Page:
Heart of the Western Lakes

Greg French explains his relationship with Tasmania’s unique trout-hunting wilderness.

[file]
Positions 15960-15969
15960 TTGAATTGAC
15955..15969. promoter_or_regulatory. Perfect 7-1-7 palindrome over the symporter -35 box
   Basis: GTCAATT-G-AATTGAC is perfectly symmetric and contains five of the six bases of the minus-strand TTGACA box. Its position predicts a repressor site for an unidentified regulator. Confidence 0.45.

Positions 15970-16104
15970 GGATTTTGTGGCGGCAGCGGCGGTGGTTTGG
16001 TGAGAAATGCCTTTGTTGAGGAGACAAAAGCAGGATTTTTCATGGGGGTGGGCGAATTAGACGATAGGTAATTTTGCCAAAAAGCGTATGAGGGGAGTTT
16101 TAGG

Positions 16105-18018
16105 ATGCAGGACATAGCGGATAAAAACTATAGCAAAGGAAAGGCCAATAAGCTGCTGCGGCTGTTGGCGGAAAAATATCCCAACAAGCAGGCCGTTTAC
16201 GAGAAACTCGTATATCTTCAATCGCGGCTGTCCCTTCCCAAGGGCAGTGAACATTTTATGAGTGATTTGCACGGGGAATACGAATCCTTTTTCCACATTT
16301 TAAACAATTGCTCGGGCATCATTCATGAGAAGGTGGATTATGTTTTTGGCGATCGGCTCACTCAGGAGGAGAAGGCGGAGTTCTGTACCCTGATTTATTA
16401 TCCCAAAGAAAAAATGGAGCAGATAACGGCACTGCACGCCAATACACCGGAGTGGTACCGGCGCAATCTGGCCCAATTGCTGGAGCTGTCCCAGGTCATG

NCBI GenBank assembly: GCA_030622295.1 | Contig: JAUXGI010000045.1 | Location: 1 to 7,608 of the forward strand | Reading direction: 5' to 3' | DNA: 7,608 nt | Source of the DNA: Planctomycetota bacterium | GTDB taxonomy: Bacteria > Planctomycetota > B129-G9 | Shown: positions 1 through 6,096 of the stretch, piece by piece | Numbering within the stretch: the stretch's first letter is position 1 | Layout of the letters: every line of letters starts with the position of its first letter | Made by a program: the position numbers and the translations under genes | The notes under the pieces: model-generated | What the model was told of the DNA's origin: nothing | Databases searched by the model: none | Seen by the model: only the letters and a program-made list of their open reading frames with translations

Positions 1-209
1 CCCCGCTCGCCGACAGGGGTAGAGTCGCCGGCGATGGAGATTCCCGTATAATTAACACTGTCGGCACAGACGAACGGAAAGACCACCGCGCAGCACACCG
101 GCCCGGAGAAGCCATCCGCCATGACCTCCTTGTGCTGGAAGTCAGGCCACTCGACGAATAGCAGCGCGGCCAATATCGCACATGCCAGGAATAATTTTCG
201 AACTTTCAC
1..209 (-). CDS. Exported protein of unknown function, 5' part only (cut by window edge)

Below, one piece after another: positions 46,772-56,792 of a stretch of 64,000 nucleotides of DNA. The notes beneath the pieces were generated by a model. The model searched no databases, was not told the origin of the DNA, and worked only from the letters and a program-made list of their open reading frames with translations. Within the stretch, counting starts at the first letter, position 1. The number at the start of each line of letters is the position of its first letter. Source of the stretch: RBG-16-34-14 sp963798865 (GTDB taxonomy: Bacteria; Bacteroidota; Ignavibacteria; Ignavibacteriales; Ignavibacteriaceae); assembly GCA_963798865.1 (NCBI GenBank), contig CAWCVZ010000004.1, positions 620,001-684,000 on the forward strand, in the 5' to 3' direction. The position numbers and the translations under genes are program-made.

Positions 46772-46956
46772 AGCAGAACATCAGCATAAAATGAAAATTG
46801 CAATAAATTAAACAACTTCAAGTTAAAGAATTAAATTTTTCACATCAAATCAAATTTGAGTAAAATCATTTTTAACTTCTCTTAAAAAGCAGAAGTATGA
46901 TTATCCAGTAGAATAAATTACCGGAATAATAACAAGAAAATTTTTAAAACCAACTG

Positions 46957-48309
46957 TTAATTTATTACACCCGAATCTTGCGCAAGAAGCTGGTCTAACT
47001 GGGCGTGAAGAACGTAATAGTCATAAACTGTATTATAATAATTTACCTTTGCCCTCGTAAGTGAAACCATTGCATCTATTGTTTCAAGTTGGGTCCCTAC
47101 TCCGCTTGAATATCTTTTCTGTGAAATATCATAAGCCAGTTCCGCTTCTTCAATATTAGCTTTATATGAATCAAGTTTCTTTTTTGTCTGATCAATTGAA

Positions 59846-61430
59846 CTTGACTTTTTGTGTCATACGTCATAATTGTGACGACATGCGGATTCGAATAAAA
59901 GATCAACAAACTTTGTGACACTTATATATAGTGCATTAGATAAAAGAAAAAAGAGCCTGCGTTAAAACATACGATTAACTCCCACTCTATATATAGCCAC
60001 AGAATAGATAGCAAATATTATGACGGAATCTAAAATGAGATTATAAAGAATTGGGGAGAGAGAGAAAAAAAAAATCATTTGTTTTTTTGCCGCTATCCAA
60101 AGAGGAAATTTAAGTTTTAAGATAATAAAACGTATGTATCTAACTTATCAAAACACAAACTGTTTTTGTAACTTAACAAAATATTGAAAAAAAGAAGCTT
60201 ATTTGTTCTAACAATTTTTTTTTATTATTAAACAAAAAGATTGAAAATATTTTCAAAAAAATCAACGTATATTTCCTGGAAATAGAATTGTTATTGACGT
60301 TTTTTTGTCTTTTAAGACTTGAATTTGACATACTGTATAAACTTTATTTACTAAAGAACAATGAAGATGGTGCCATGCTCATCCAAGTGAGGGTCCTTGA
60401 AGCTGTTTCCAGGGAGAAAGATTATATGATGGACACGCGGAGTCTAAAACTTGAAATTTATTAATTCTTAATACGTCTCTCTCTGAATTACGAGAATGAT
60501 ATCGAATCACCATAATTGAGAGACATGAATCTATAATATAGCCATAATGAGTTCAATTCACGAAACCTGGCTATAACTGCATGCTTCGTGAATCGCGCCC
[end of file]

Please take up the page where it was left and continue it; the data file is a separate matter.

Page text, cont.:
The Western Lakes — long revered by trout fishing connoisseurs — can be broadly defined as the area extending west from Great Lake to the tiers overlooking Lake St Clair and the Mersey valley, incorporating the Nineteen Lagoons, Chudleigh Lakes and the Walls of Jerusalem National Park. Strange as it may seem, the name has not yet been officially recognised, though it is widely used in angling literature and official management plans, even on public signage. The Western Lakes is wild, pristine and unlike any other high-country wilderness anywhere in the world. The landscapes — stark but inspiring — incorporate stunted eucalypt forests, vast moors and snowgrass floodplains. Best of all, they are bejewelled with a thousand crystal-clear lakes and tarns. Access to the waters beyond road-ends requires an enticing amount of self-reliance, yet every lake is easily accessible to people of modest fitness. All you need is a free spirit. In addition to its wilderness values, the region is uniquely well-suited to locating and stalking individual trout. Beginners can be reasonably sure of early success, especially if they are accompanied by an experienced mentor, but the fishing is extraordinarily diverse and provides enough challenges to outlast a lifetime. Indeed, challenge is the essential attraction. Early Days I first visited the Western Lakes in 1979, aged 17. Driving my dilapidated Mazda 800 from Great Lake past the ranger station at Liawenee, past the Augusta Dam, I ended up at road’s end: Lake Ada. The wild moors and bizarre vegetation — cushion plants, pineapple grass, pencil pines — had me utterly entranced. In those days I was a novice spin fisher, and I remember being frustrated by all the trout I could see but not catch. At the end of a long, fruitless day I met the ranger himself, Val Dell, who advised me to take up fly fishing (easier said than done). He also told me how, just a year or so earlier, the place was lawless. Since then he’d hardened the main Hydro-built tracks and been busy policing illegal off-road use. Environmental conditions had improved dramatically. The urge to explore overwhelmed me. I extracted my Tasmaps, and Val pointed out the only other 2WD access, which led up from the Mersey valley to the northern fringes of the Western Lakes at Lake Mackenzie, another Hydro development. What really caught my imagination, though, were the vast tracts of wilderness between here and there, and south-west to the Lyell Highway. The only other walking track marked on my map led from the northern town of Western Creek, south to Lake Nameless (east of Mackenzie), where a black square indicated a hut. There were no guidebooks in those days and I had no way of knowing if I would find trout, but what the heck. My map reading skills were close to zero, and stepping out of my car I was annoyed to discover that the road-end lay in tall forest at the foot of the Western Tiers. Hours later I was more annoyed to discover that the hut was merely a pile of moss-covered rubble. The weather was bad too, but at least I caught a fish or two (the first on a deadline baited with a wattle grub). The only other walking track marked on any contemporary map led uphill from Lake Rowallan to the upper Mersey lakes. En route, I was disappointed to discover that there were no fish in lakes Loane or Adelaide, though a passing fisherman advised me to move on to Meston where, he said, there were rainbows. (Frustrations on this trip provided the inspiration for my first guidebook, published in 1984). After Meston, so it seemed, getting to new waters would necessarily involve a lot of off-track exploration. An expedition from Augusta to Mackenzie seemed logical, especially since I’d heard rumours of a 4WD route to the Julian Lakes. It never occurred to me that the route might cross the middle of the Augusta lakebed, so I walked along an uncharted track from the western end of the impoundment. It petered out at Tin Hut Lake (unnamed on my map). Given that I couldn’t read contours and had never navigated by compass I should probably have turned back, but I somehow managed to find my way by following river courses. I was lucky that the blue lines on my old maps were accurate. After thoroughly exploring the high moors, I eventually headed south-west of Ada beyond the Great Pine Tier, where the trees were thicker and the lakes deeper. In the mid-1980s, my mate Ric and I aimed for Lake Malbena, as far as it was possible to be from any road or walking track. On arrival, we glimpsed a tiny old hut on Halls Island. Imagine the sense of adventure when, acting on a hunch, we pulled apart a large cairn and unearthed a chest containing an inflatable raft. Unique fishing I always saw plenty of fish, and assumed the benefit of polarised glasses to be overstated, until a gun angler I met at Blue Peaks took me under his wing and showed me the error of my ways. Equally revolutionary, this man suggested I stop using lures and start stalking individual fish with cockroaches and wattle grubs. Now that I was trout hunting I quickly aspired to fly fishing, and began packing a fly rod along with my spinning rod. But I had no one to teach me how to cast and lacked the confidence to make a clean transition. Crunch time came during a massive spinner hatch on Lake Naomi. After the hundredth trout ignored my cockroach, I resolved to leave my spinning rod at camp and, come what may, spend the rest of the day practising real fishing. Hours later, despite some pretty woeful casting, my artificial Black Spinner somehow landed directly in front of a big cruiser. Even now, I savour every heart-stopping moment of that slow-motion rise and wide-mouthed take. I was addicted. It didn’t take long to realise that the Western Lakes, though often superficially similar to one another, were unique amongst themselves. Some were very deep, others were wadeable all over. Some featured bare-silt flats, others were rocky bottomed. Some had pin-rush marshes, others had expansive beds of isoetes or filamentous weed. Some were connected by permanent streams, others remained isolated in all but the biggest floods. And the trout? Some waters supported good stocks of small fish, others supported much smaller stocks of huge fish. Feeding behaviours were diverse too. Depending upon where we ended up, and at what time of year, we might find the trout smashing schools of baitfish, leaping high out of the water for mayfly spinners, waving their tails in the air while nosing out scud. Sometimes we could engage in flats-style wade-polaroiding, other times we had to spot from high banks. It took multiple visits over multiple seasons to get a real feel for how each lake worked, but the more effort we put in, the greater our rewards. What could be better? SELF-RELIANCE The first night Ric and I stayed at the Malbena hut I discovered a copy of Fly-fisher in Tasmania on a small, overladen bookshelf. As if by divine providence, it fell open in the middle of a chapter on the Western Lakes: ‘There is something other than the fishing which draws you back; perhaps the remoteness and feeling of treading unknown paths like that of the explorer, or maybe the weird landscape which, notwithstanding its desolation, seems to whisper a soft message of beauty.’ David Scholes, like me, fretted about the prospect of the Western Lakes losing its wildness: ‘the angler may [still] thrill at the fishing [but] something will be lost forever.’ Back then I thought mechanical access would likely be precipitated by Hydro industrialisation (Meston had already been surveyed) and logging (foresters were measuring the growth rates of eucalypts at Olive Lagoon). Aware that advocacy equals protection, I wondered how I could get everyone to share my passion for the area. To give my writing more gravitas I began travelling abroad, and the more I travelled, the more I realised that big tracts of easily accessible wilderness were extraordinarily rare, and getting rarer. The Western Lakes wilderness, I now know, offers the most easily accessible self-reliant camping in the world, and also the best trout hunting. Nowhere else can so many different waters be so easily accessed on foot by myriad routes. Nowhere else is the terrain so flat and easy to traverse. Nowhere are the trout so completely wild and wily. There aren’t even any bears or other predatory animals — only wallabies, platypuses, echidnas and wombats. (Did I mention the snakes?) Management plans In 1989 the Department of Parks Wildlife and Heritage realised that the recent World Heritage listing of the Western Lakes presented new challenges for management and planning. Accordingly it engaged Dr Robert Sloane (then Commissioner of Inland Fisheries, later founder and editor of FlyLife) to prepare a comprehensive plan for the future management of trout fishing in the region, taking full account of the overriding necessity to protect and conserve World Heritage values. Rob invited me to help him draw up the plan. It was a memorable year, and a labour of love for both of us. Part of our field work involved mapping the distribution of trout (our fly rods proved to be the most effective sampling tools) and native fish, enabling us to fill-in the last few gaps in our collective knowledge. Another part of our work was to record the history of the region, so I had the privilege of interviewing track builders and hut owners, including Liz McQuilken, daughter of Reg Hall, builder of the Malbena hut. (For much of our most remote work, we actually based ourselves in Reg’s hut.) Ultimately Rob and I came to formalise many placenames commonly used by anglers. We even invented a few ourselves, notably for lakes in the Malbena area: Cuppa Lake, Chigah Lake and Burrow Lagoon. After that, I worked as a summer ranger in the Western Lakes before representing Tourism Tasmania on a committee reviewing options for sustainable bushwalking. Intense work and play in the remote Western Lakes resulted in many passionate and surreal stories, the best of which ended up forming the backbone of my first work of literary nonfiction, Frog Call (2002). Protection When I first began writing about the Western Lakes I was like a young lover, so full of enthusiasm I just had to tell everyone about it. This romantic attitude persisted while lobbying for the area to be properly reserved ‘for the benefit and enjoyment of the people.’ But after the area was listed as World Heritage, threats continued and I was forced to become combative. I had to oppose people who wanted to dismantle the historic huts, oppose people who wanted to restrict public access, oppose people who wanted to demonise trout fishing. By the time I began working with Rob, I’d come to understand that nothing is sacrosanct and that all conservation battles are perpetual. World Heritage listing, I realised, would only offer protection for as long as there was enough support in the community to maintain that protection. Continuing to write was one way to keep promoting the area. But how much more information could be disclosed before undermining the very thing people valued most: the thrill of independent discovery? In the end I chose not to pinpoint special waters — trophy lakes, for example — but to offer recipes so that anglers could discover them for themselves. Guiding was another way to introduce potential advocates to the area. But by making things too easy I would no longer be encouraging people to be adventurous, only to be pampered. The Western Lakes, I’ve always stressed, need to be visited on foot, and you need to camp in a tent or historic hut. Over the years I introduced many friends to my most cherished waters, and to each other. I only regret one such introduction, which morphed from a simple lease transfer to assist in preserving and maintaining Reg Hall’s hut at Lake Malbena to a proposal for helicopter fly-outs and luxury accommodation, culminating in the government’s privatisation of the entire 10 hectare Halls Island. It is important to understand that the Western Lakes is not a thousand separate fisheries, but one discrete fishery. An attack on any portion is an attack on the whole, and an attack on the heart is likely to be mortal. When we walk from a trailhead we all want to feel that we are headed deeper into wilderness, not towards helipads and development. Fly fishers understand this more than anyone, which is why opposition to privatising and taming the Western Lakes has always transcended political allegiances. Currently I rank the Western Lakes amongst the five best fisheries in the world, and as the best wilderness fishery. Make access and fishing easy, and the Western Lakes becomes just another ordinary place like dozens of other ordinary places worldwide.